Furthermore, female actors taking on iconic male roles is gaining wider acceptance today.
In this production, a woman playing Mercutio brings different nuances and meanings to certain lines – especially with Mercutio’s primitive views of love.
In the role, Samantha Kaufman makes big acting choices.
The actor presents an unbridled, sarcastic, unapologetically hyper, comical Mercutio. It’s hard to take your eyes off Kaufman as the mercurial Mercutio. The performer might, however, consider adding a tad more nuance.
Another showy role in this play is the overly-talkative nurse. Michele Perkins gives a valiant effort in the role, but is too tentative.
Ditto for Sebastian Pinillos as Friar Laurence and Jeremy Wershoven as Benvolio. The latter speaks too quickly and is barely audible, while Pinillos is too stiff and fails to project a comforting, graceful aura.
As far as cast members’ facility with Shakespeare’s language, they fare well in some respects. In particular, the cast doesn’t stumble over words. Further, they make the Bard’s words their own,communicating the meaning behind them. Still, the poetry too often gets lost. This is due to barely audible voices and rushed line deliveries.
Just as Romeo and Juliet presents complex characters, it’s a layered piece. The play examines many themes and subjects. They include the power of love, the extent to which people will strive to achieve their desires and how people of different generations and attitudes view romance and marriage.
In a way, especially today, this play is a cautionary tale of how hate and divisiveness can destroy people.
With that said, another production shortcoming is the lack of palpable hatred or even tension between the Montagues and Capulets.
An exception is the understated, yet menacing performance Joseph Ross gives as the hateful Tybalt. His eyes are like daggers, conveying a sense of revulsion, cunning and arrogance.
Ross endows Tybalt with a darkness that strongly contrasts with other production elements. Among them is the mostly white structure with staircases and an upstairs railing for the balcony scene that neatly serves as the set.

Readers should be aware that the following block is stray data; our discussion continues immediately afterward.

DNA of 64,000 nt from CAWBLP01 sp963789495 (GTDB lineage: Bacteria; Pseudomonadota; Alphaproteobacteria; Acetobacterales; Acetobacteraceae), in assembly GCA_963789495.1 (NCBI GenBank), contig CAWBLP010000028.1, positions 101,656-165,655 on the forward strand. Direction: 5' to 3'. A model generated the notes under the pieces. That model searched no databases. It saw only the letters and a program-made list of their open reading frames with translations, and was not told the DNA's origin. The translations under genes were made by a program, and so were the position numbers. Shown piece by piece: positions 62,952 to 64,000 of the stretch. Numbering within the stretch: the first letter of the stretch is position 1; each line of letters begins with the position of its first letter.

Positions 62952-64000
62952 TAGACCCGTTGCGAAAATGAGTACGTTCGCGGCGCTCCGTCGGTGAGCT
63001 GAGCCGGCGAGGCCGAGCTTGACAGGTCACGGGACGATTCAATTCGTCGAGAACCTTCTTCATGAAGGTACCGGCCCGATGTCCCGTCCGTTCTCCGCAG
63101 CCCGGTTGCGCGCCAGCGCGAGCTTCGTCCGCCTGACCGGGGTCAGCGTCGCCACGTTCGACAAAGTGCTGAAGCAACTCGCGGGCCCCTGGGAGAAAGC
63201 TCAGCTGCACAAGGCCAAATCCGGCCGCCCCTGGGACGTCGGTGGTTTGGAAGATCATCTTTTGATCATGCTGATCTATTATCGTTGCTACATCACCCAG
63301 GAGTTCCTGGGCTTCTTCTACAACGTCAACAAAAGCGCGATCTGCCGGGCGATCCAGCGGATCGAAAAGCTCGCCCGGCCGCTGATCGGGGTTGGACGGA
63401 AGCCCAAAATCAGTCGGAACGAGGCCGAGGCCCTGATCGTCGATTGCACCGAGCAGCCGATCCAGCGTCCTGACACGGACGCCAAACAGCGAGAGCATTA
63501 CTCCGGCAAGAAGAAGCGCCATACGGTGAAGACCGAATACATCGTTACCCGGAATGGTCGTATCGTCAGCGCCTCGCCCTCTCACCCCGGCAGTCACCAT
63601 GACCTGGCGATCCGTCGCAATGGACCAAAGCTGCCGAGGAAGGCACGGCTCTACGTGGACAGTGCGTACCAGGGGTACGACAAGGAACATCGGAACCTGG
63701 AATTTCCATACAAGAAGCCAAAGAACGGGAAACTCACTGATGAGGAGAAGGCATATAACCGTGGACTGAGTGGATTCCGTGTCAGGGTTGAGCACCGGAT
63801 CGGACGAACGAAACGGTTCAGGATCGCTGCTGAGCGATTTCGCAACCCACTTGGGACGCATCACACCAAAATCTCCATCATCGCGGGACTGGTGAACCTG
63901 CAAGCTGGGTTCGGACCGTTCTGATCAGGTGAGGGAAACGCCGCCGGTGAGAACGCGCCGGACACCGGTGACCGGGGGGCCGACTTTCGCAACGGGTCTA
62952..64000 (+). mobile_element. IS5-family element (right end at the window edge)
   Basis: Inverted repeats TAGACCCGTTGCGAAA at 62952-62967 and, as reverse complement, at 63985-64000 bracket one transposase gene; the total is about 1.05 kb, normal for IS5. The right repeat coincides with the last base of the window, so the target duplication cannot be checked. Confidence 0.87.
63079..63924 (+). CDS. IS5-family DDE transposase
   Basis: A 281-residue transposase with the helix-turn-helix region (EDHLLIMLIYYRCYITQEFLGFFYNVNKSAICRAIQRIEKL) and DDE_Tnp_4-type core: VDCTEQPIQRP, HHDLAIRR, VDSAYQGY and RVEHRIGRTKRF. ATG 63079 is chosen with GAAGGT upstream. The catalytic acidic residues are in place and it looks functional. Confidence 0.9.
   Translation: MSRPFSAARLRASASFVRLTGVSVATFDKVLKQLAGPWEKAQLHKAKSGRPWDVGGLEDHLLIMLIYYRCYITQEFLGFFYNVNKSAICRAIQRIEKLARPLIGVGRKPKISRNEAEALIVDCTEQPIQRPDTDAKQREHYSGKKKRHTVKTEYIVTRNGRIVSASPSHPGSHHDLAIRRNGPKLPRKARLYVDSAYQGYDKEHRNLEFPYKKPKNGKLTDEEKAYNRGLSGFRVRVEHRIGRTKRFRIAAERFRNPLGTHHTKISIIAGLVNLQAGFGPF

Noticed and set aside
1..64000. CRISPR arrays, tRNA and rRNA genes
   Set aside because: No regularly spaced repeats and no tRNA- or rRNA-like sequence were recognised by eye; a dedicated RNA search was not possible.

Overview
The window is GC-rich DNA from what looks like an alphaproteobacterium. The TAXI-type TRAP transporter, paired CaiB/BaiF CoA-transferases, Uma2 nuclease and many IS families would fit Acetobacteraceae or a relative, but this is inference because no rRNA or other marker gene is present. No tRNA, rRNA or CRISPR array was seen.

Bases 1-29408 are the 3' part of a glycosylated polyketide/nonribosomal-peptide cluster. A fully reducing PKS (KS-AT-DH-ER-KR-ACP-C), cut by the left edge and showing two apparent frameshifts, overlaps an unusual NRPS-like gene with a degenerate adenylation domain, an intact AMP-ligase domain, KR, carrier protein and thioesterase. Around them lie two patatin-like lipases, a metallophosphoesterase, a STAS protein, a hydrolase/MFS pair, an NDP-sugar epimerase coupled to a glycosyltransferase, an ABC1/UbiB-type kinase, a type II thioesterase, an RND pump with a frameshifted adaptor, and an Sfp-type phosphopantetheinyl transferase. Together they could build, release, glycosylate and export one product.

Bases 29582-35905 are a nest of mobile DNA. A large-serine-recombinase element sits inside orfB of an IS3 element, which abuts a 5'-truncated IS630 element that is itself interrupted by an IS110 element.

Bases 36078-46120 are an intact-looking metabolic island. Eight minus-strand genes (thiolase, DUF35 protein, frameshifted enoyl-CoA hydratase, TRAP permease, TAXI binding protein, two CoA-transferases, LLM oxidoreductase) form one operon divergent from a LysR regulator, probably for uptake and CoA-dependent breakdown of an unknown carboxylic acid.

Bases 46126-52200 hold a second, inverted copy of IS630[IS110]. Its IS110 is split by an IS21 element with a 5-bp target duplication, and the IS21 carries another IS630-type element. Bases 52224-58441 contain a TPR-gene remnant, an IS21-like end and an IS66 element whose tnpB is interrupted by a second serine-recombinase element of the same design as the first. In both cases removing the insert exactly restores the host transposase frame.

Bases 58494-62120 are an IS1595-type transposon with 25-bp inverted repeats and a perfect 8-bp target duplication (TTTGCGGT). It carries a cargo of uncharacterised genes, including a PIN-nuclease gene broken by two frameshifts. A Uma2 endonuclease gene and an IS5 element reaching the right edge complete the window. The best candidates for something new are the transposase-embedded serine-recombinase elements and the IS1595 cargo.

Trees, foliage, a human-faced moon which reinforces personifications in the text, the natural night sky and a red cloth draped over the set all create a pure, romantic aura.
The period costumes define and differentiate the characters, while the lighting helps establish mood.
Stovall also employs music and sound effects for this purpose, but could use them more.
Florida Shakespeare Theater, formerly Shakespeare Miami, is a professional company now in its 14th season.
Each year, among other programs, it offers a free Shakespeare production to offer audiences a cost-free way to experience Shakespeare’s timeless and timely themes.
Sponsorships, grants and donations help cover costs associated with mounting works that are 400+ years old.
But they’re hardly dated. Indeed, Romeo and Juliet, as well as other Florida Shakespeare Theater productions, might entertain you — and make you discover something new about yourself and the world in which you live.
A wonderful bonus: It’s free!
Florida Shakespeare Theater’s production of Romeo and Juliet will play The Barnacle Historic State Park from Jan. 18-20, Mizner Amphitheater from Jan. 25-27 and ArtsPark Amphitheater on Feb. 1 and 2. For details, visit https://www.shakespearemiami.com.